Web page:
The Enigma of the Shroud of Turin

Probably the most extraordinary object you will ever encounter

Where is the Shroud in the Bible? Where is it in the development of Christianity? Does it square with Christian theology?

It stands to reason that if the Shroud is authentic these questions are all important and require an answer. The fact is that the Shroud - as an image bearing cloth - would appear not to be in the Bible. However, the new book, The Sign, by Thomas de Wesselow, claims that the Shroud is very definitely there and is central to the climax of the whole story.

De Wesselow is a brave man. He is an extremely well qualified and experienced academic specialist in the history of art. It is this expertise that gave him the insight to realise - despite the C14 pronouncement to the contrary - that it could not possibly be a medieval forgery. In doing so he has put his reputation on the line in a way that few in his position would ever dare to do. Having convinced himself that the Shroud is authentic he has set about re-examining the Bible for a sight of it. To his evident excitement he found what he was looking for. I once went on a similar mission in search of the "
Historical Jesus".

In 1982, the new UK national TV network, Channel 4, commissioned ITV to make a three part - no-expense-spared series - entitled:
Jesus - The Evidence. (See banner above). On the strength of my first film on the Shroud, The Silent Witness I was asked to make it. The world's leading New Testament scholars all contributed to the research and several appeared in the film. The series was controversial and many, including myself, were shocked by what it revealed. Some territories banned it and I was even informed that Queen Elizabeth, as Defender of the Faith, got a message to my supreme boss, the Chairman of ITV, that she was "not amused".

The conclusions Christian scholars had reached about the historical Jesus and early Christianity had, until then, remained within the confines of their rarified and cloistered communities and for good reason. They were dynamite to the cherished beliefs of the faithful. Their publications, full of words like parousia, eschatological, hermeneutics and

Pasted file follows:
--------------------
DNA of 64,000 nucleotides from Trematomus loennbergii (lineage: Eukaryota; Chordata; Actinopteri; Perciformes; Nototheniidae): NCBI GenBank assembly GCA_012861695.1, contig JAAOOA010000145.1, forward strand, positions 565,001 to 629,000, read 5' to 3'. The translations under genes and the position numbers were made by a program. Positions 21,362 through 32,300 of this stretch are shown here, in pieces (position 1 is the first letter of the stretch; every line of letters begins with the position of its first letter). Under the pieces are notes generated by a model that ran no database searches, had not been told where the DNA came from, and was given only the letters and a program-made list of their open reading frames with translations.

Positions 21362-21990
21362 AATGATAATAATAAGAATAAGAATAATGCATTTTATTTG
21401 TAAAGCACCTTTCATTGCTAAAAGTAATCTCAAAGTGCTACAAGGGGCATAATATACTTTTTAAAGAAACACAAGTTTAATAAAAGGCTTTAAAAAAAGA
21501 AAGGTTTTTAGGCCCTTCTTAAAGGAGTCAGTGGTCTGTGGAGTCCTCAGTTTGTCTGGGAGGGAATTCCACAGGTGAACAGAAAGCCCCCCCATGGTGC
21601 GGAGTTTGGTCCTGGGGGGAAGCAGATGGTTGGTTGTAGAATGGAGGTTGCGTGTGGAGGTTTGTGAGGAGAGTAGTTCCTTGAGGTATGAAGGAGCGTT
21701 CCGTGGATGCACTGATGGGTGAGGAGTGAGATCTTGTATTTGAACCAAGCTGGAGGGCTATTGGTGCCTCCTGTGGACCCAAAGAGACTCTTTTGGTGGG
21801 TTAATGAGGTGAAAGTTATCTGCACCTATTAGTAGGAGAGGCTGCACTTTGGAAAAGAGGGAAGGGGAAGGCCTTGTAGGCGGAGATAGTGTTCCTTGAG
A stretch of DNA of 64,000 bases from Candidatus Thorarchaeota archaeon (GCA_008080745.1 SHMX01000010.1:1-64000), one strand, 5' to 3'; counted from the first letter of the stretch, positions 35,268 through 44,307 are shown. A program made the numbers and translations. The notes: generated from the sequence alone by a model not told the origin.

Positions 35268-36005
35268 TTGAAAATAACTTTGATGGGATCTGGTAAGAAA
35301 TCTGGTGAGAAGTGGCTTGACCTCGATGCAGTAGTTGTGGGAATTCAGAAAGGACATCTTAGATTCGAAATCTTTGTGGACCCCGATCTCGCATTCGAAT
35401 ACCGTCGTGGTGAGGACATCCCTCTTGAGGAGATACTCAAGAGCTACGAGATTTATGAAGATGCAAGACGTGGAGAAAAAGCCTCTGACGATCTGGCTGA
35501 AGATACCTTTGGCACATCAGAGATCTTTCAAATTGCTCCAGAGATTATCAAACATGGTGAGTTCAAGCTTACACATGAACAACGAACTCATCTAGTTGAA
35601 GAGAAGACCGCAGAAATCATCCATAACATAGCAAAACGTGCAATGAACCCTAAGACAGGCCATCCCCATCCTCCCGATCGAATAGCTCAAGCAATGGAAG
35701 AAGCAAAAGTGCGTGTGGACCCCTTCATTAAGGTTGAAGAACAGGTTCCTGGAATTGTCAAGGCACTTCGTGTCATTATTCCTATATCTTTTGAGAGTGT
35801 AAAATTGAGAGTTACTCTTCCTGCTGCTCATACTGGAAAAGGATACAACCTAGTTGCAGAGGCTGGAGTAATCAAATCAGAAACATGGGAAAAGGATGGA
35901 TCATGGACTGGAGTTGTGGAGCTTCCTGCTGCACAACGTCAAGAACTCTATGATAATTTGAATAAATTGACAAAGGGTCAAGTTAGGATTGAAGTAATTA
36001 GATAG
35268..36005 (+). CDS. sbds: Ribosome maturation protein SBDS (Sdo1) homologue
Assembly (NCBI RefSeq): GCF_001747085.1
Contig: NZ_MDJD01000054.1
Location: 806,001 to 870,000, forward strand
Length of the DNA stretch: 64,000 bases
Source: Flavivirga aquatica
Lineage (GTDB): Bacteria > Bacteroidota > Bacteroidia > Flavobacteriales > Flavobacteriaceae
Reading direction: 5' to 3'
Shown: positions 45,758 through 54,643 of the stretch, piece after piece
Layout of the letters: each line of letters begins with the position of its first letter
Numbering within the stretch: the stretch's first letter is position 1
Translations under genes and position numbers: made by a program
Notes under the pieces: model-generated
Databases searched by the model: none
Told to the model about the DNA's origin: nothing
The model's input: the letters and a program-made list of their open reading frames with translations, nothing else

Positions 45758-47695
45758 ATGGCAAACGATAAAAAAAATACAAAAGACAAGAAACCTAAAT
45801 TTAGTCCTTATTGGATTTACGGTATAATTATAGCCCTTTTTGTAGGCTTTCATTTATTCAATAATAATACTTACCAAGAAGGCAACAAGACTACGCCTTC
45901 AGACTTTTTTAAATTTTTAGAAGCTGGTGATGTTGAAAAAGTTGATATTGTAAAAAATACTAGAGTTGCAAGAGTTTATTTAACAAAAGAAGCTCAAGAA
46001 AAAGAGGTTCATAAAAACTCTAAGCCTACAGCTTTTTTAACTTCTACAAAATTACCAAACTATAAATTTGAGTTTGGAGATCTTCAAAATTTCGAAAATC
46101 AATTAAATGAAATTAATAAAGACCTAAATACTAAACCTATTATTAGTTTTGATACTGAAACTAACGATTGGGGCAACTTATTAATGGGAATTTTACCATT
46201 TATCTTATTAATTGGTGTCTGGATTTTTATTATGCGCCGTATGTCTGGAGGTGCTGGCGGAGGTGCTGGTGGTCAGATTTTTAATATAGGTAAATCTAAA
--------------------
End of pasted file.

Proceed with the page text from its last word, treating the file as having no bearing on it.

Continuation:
hypostases, to select a few, seemed designed to keep them obscure. The clergy, who were well aware of their conclusions, on the whole thought it best not to worry their flocks about the implications. Many Christians to this day remain blissfully unaware that the solid foundations on which the Christian faith had been built had been substantially eroded. The rampant rise of rationalism that followed in the wake of the Enlightenment had subjected the Bible texts to the most critical analysis. Intellectually, it had to be done. Christianity is based on a historical person and real events. The "Quest for the Historical Jesus" became the avid occupation of several generations of scholars and theologians. The Germans, with their Luther-inspired determination to remove all perceived Catholic embellishments to the faith, led the way. The Vatican expressly forbade its own theologians to go down that road or, at least, not to publish. To overcome the historical problems they encountered the Christian scholars who had adduced the damning evidence proclaimed a new and more existential Christianity based not on the "Historical Jesus" but the "Christ of Faith".